Authorities raid Coincheck
Japanese authorities yesterday raided virtual currency exchange Coincheck Inc, a week after the Tokyo-based firm lost US$530 million in cryptocurrency to hackers. The raid comes as bitcoin dipped to less than US$9,000 for the first time since November last year after India on Thursday said it would take measures to prevent the use of cryptocurrencies. The search of Coincheck’s headquarters in Tokyo’s Shibuya District was carried out by the Japanese Financial Services Agency, which had already slapped the company with an administrative order following the hack. Government officials have suggested Coincheck lacked proper security measures, making itself vulnerable to theft.
SUVs, pickups pad US sales
Automakers reported mixed US car sales for last month, with strong demand for sport utility vehicles (SUVs) and pickup trucks continuing to provide a cushion in a declining overall auto market. Ford Motor Co, Fiat Chrysler Automobiles NV and Honda Motor Co all reported declines in year-on-year sales, while General Motors Co scored a modest increase and Toyota Motor Corp reported a more substantial jump. Overall new car sales totaled 1.15 million, up 1 percent compared with January last year, Autodata Ltd said, adding that last month’s figures mean the market is on track for annual sales of 17.12 million.
Deutsche Bank reports loss
Deutsche Bank AG yesterday said that US President Donald Trump’s tax reforms pushed it into the red last year. The Frankfurt, Germany-based bank said in a statement that its net loss last year totaled 512 million euros (US$640.8 million), narrower than the loss of 1.4 billion euros in 2016. Revenue last year fell to 26.4 billion euros, compared with 30 billion euros in 2016. However, at a pretax level, Deutsche Bank was back in the black, notching up a profit of almost 1.3 billion euros, compared with a loss of 810 million euros in 2016.
CBS mulling Viacom merger
US TV network CBS Corp on Thursday announced that it would explore a possible merger with Viacom Inc amid accelerating consolidation in the media industry. The CBS board “has established a special committee of independent directors to evaluate a potential combination with Viacom,” CBS said in a news release after the stock market closed. The move opens the potential to rejoin two companies that were split in 2006, combining CBS with Viacom’s networks, which include Nickelodeon, MTV, Black Entertainment Television and Comedy Central.
Budget to help farmers, poor
Minister of Finance Arun Jaitley on Thursday announced a federal budget with a string of populist giveaways, from affordable housing to a health plan for millions of the poor, in an attempt to woo voters ahead of national elections next year. Speaking in parliament, Jaitley also announced a liberalization of agricultural exports, which would increase from US$30 billion to US$100 billion per year, to help push up crop prices for farmers. The government is also to help build more than 5 million affordable houses for the poor in the next financial year, which runs from April 1 to March 31 next year.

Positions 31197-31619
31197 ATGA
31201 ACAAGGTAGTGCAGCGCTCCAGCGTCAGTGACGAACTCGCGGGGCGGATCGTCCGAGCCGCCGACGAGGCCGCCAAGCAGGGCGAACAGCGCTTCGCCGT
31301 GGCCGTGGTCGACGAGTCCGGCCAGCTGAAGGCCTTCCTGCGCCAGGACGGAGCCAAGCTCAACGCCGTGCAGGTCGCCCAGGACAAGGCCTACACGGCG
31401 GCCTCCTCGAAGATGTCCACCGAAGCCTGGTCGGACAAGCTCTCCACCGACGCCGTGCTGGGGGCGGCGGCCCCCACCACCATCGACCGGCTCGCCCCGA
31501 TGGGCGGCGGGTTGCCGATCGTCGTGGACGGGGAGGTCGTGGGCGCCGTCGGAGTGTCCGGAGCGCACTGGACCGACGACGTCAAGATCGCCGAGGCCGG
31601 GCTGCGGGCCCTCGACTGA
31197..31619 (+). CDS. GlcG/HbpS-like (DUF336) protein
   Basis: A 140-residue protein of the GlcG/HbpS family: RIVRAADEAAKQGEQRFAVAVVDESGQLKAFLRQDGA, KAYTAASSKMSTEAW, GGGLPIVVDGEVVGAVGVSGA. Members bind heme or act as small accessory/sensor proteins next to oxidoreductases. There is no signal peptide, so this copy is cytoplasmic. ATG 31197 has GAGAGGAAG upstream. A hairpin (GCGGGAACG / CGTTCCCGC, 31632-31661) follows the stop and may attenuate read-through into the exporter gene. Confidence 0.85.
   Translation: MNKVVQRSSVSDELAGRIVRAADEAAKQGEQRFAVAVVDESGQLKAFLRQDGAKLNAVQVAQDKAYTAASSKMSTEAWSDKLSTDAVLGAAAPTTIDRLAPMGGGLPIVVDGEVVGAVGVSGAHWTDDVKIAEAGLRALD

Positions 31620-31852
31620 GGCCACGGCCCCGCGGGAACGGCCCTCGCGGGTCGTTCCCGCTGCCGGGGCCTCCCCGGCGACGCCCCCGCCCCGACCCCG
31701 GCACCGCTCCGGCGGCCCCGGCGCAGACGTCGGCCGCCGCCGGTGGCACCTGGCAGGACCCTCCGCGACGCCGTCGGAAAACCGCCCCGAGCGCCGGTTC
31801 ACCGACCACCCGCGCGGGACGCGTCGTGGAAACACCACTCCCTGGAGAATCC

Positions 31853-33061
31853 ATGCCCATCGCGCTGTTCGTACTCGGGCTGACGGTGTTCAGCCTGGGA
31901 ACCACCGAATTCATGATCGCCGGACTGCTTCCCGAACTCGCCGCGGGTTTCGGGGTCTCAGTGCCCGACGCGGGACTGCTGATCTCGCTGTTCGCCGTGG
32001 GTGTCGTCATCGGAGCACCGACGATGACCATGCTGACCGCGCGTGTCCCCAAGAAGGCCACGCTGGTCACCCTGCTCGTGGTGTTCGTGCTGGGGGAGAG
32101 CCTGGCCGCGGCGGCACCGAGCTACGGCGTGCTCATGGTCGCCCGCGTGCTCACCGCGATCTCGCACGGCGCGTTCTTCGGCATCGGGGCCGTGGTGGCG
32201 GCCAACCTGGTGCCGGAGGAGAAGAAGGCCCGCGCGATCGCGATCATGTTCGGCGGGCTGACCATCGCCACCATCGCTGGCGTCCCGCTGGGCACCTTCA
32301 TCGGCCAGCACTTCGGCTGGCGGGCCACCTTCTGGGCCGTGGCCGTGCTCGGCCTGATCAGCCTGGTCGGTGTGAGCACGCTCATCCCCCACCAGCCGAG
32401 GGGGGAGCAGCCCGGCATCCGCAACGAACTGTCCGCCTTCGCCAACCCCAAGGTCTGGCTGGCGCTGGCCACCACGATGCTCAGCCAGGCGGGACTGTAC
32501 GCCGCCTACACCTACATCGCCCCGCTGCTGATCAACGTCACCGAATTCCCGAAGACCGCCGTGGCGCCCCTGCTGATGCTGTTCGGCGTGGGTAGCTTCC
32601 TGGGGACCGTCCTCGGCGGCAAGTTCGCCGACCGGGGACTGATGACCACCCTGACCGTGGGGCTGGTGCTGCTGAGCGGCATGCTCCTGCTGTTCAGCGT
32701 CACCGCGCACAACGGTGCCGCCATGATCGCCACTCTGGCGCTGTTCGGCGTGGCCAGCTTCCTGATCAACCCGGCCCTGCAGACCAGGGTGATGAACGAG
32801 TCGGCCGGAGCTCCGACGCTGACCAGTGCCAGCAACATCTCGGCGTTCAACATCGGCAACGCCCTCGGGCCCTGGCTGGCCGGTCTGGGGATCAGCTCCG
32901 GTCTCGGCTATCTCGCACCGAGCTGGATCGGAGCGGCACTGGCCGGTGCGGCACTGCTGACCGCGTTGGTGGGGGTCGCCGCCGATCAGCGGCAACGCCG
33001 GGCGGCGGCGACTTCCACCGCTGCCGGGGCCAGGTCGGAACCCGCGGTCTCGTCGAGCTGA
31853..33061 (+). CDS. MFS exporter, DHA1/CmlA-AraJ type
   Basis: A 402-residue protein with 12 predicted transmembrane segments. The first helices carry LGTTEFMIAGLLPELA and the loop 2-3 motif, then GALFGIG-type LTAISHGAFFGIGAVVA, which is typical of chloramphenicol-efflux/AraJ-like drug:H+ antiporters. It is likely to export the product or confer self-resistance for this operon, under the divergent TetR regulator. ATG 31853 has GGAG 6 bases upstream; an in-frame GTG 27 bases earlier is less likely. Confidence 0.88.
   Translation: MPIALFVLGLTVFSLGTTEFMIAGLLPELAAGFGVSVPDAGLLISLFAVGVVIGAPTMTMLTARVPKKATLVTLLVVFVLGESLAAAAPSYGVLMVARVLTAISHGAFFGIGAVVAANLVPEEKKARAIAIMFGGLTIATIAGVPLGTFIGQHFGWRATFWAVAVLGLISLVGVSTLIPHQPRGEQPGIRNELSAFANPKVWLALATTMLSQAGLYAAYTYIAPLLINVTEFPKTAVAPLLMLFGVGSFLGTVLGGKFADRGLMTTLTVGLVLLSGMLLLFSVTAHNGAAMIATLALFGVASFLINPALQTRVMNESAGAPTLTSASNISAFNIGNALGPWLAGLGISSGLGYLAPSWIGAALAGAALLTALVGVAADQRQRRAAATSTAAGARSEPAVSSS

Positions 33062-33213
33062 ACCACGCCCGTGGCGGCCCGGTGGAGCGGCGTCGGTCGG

Manufacturers are on a mission to produce desperately needed medical ventilators for the COVID-19 pandemic, even if it means converting assembly lines now making auto parts. Along with a shortage of masks and gloves, the spread of COVID-19 to almost every corner of the globe has highlighted a great need for specialized machines that help keep severely afflicted patients alive. “As the global pandemic evolves, there is unprecedented demand for medical equipment, including ventilators,” GE Healthcare chief executive officer Kieran Murphy said. The group has hired more workers and is making ventilators around the clock. Swedish group Getinge AB is also ramping up output
Facing the rapidly evolving global COVID-19 pandemic, Citibank Taiwan Ltd (台灣花旗) has proactively taken precautionary measures. “The health and safety of our colleagues and their families, as well as our clients and the communities we serve, are of the utmost importance. We continue to take proactive measures to preserve their well-being while we maintain our ability to serve our clients,” Citibank Taiwan chairman Paulus Mok (莫兆鴻) said in a statement yesterday. “We have local and regional contingency plans in place, and we have well-established business continuity plans for the firm. We are monitoring the situation closely, adjusting our operations accordingly,
UPGRADE AND TRANSFORM: Although the cross-strait trade deal might remain, the Ministry of Economic Affairs said businesses should prepare for any disruptions Taiwan might face a decline in foreign trade with China if the cross-strait Economic Cooperation Framework Agreement (ECFA) ends this year, Minister of Economic Affairs Shen Jong-chin (沈榮津) said yesterday. The agreement, which was signed and put into effect in 2010 to reduce trade barriers across the Taiwan Strait, is expected to end this year, despite not having an exact termination date. “We have not received notification [from China] that it wishes to terminate ECFA,” Shen told reporters prior to attending a meeting at the Legislative Yuan. “Even if we are notified, the agreement would only cease after six months.” While acknowledging the
GoShare, an electric scooter sharing service provider with Gogoro Inc (睿能創意), plans to expand to Tainan next quarter in a strategic alliance with Aeon Motor Co (宏佳騰). The company currently offers its services in Taipei and Taoyuan. “Tainan is very popular among tourists. The city receives an average of 22.94 million tourists every year,” GoShare head Henry Chiang (姜家煒) told a news conference yesterday in Taipei, citing Tourism Bureau statistics. “Besides, the city has a long history of riding scooters,” he said. Each household owns an average of 2.5 scooters, he added. “Expanding presence” is one of four strategies GoShare is adopting for this